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The problem in my case is that I have spent half my life working abroad, therefore my SS benefits will be greatly reduced.
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My annuity is Social Security.
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Old 01-14-2012, 07:04 AM   #11
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I like this idea too. Thanks for sharing.

This is why I keep coming back to this website. I have been learning so much from everyone.

Thank you.


Quote:
Originally Posted by justplainbll View Post
When my dictated by my spending requirements, I plan to annuitize the portion of my portfolio that amounts to 1 / (100 - age). For example, at age 70 I'd be comfortable cashing in 3.33% of my investments.
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Old 01-14-2012, 07:09 AM   #12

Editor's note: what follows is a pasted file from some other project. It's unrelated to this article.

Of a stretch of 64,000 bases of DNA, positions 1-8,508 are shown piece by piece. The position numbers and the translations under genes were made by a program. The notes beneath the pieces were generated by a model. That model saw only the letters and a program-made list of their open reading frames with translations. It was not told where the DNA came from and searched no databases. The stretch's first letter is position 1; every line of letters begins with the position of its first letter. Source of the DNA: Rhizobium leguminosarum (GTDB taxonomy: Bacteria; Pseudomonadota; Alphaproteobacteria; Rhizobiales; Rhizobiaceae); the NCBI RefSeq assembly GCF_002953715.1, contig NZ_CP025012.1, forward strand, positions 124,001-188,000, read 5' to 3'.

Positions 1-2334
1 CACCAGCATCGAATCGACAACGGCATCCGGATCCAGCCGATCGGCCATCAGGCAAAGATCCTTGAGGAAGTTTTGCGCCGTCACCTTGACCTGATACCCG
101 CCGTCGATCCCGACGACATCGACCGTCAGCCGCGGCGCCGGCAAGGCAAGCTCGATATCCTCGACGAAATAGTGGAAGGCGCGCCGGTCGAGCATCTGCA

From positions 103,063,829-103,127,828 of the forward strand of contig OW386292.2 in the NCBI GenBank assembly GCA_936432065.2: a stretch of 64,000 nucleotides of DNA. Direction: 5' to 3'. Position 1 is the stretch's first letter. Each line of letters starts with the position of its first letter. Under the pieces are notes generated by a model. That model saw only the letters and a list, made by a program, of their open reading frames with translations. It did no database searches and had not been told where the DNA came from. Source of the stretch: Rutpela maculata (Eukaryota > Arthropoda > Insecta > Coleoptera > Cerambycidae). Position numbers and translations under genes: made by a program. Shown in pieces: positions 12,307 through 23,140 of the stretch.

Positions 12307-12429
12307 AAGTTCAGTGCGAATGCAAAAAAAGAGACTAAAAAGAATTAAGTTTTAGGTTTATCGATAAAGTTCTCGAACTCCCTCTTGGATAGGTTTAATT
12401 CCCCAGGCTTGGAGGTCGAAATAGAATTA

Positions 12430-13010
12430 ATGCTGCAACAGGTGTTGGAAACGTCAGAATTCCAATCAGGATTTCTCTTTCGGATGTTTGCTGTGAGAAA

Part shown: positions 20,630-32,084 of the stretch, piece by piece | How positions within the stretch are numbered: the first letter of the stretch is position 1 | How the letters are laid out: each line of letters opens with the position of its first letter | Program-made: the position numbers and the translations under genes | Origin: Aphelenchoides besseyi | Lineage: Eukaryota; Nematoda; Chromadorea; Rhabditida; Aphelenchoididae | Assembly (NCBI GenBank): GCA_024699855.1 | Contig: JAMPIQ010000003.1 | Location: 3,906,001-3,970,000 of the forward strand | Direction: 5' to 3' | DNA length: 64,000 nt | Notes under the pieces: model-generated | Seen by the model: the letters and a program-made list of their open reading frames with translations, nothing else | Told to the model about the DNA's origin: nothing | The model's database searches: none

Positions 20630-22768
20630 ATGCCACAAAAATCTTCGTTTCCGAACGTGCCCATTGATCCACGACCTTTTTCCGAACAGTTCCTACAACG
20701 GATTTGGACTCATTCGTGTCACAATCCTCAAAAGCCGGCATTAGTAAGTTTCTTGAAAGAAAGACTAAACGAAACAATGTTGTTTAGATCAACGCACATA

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my sil took out a 15 year immediate annuity. I looked at the parameters of the annuity and penciled it out, when it was all said and done she was getting 0.8 percent on her money. I would think even in todays economy you could do better than that. annuities are only good for the insurance companies.
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Old 01-14-2012, 07:16 AM   #13
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My plans are about the same as most of the above.

Be aware that the IRS imposes a MWR (minimum withdrawal rate) after a certain age (72?) from traditional IRAs and 401Ks according to the table used for 72t withdrawals. Every year thereafter, the MWR is 1/current life expectancy in years and changes every year. Vanguard will automatically calculate this at the end of every year and send you a check. Basically, you are forced to annuitize your IRA.